Standardization and ethnocracy in Sri Lanka
Standardization was the scheme that replaced meritocracy in Sri Lanka education, with positive discrimination to increase the majority Sinhalese community’s university enrolment. It did so by minimizing better-qualified minority Tamils’ university entry, even as the quest for Tamil separatism was gaining ground.
The government claimed the scheme was justified to create a more balanced representation in science-based university fields, but it was among the policies that contributed to the island becoming an ethnocracy. While standardization was later discarded, its legacy continues thanks to the district quota system it fostered and the inequalities it helped to cement between ethnic groups.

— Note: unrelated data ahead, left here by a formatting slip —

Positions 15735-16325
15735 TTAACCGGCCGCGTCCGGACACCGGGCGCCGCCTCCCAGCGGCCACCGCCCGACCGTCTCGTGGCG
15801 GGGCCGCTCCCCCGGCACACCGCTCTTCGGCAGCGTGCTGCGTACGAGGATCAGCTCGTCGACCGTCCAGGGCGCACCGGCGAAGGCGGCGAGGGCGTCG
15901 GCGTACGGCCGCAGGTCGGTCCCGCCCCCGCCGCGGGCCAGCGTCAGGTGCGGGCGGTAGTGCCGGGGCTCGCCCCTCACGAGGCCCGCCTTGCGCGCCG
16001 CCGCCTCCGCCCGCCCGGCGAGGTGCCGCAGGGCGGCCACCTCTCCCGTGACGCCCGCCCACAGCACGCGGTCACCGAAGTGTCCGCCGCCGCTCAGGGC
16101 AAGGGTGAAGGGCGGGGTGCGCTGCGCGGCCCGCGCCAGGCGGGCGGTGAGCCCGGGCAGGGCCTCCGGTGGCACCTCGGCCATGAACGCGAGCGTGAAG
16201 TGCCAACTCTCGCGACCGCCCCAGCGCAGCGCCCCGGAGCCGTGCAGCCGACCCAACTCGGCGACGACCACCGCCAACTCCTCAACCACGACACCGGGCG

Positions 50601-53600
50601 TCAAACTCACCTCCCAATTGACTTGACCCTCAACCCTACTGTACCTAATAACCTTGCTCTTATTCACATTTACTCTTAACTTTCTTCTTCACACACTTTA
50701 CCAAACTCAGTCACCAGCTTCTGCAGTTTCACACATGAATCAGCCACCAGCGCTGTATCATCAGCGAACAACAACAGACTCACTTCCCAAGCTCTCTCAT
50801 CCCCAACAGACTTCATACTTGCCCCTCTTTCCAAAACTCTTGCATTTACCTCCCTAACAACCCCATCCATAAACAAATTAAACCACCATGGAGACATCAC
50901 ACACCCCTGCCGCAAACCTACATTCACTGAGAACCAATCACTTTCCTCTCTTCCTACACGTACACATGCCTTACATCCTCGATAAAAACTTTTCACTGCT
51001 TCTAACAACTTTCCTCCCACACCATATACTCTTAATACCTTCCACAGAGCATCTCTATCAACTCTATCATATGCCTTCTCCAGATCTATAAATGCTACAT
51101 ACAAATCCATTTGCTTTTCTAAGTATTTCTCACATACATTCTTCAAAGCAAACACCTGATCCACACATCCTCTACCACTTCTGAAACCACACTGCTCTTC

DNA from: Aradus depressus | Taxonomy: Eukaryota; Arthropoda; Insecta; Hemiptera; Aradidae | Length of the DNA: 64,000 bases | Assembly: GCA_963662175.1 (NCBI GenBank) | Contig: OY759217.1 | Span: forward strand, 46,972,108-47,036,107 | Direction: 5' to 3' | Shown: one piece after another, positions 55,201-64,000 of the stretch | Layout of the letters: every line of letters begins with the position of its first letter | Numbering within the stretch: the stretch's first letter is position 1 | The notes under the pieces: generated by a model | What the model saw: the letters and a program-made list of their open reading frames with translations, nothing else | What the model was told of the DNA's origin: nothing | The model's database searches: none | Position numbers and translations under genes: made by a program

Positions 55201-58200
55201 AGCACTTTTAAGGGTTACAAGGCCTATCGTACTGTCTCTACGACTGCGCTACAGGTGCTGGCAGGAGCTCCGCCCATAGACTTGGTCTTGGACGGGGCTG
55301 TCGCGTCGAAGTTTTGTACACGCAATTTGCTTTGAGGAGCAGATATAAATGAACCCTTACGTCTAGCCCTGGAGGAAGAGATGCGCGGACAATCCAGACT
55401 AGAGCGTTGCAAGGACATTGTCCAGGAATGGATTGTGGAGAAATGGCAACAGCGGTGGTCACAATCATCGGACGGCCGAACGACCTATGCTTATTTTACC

Ultimately, standardization did not merely complicate existing inequalities; it also contributed to anomie and substandard professionalism within the educational and governmental sectors. A path dependence explanation helps us to better understand why the policy was instituted, and why district quotas continue to operate.